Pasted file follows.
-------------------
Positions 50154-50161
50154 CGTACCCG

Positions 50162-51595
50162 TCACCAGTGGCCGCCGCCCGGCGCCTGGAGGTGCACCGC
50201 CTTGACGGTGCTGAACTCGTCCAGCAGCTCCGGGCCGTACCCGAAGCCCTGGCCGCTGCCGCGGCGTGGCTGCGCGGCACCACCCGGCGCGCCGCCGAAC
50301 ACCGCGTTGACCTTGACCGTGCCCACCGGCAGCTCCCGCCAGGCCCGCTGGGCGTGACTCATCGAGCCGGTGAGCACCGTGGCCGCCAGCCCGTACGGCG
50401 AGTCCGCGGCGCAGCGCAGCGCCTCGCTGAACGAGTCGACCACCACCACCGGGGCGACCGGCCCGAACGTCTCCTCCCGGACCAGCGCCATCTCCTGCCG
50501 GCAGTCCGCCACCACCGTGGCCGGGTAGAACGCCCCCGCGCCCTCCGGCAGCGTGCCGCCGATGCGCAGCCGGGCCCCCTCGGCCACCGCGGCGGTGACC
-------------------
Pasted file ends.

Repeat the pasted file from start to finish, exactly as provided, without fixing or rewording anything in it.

Positions 50154-50161
50154 CGTACCCG

Positions 50162-51595
50162 TCACCAGTGGCCGCCGCCCGGCGCCTGGAGGTGCACCGC
50201 CTTGACGGTGCTGAACTCGTCCAGCAGCTCCGGGCCGTACCCGAAGCCCTGGCCGCTGCCGCGGCGTGGCTGCGCGGCACCACCCGGCGCGCCGCCGAAC
50301 ACCGCGTTGACCTTGACCGTGCCCACCGGCAGCTCCCGCCAGGCCCGCTGGGCGTGACTCATCGAGCCGGTGAGCACCGTGGCCGCCAGCCCGTACGGCG
50401 AGTCCGCGGCGCAGCGCAGCGCCTCGCTGAACGAGTCGACCACCACCACCGGGGCGACCGGCCCGAACGTCTCCTCCCGGACCAGCGCCATCTCCTGCCG
50501 GCAGTCCGCCACCACCGTGGCCGGGTAGAACGCCCCCGCGCCCTCCGGCAGCGTGCCGCCGATGCGCAGCCGGGCCCCCTCGGCCACCGCGGCGGTGACC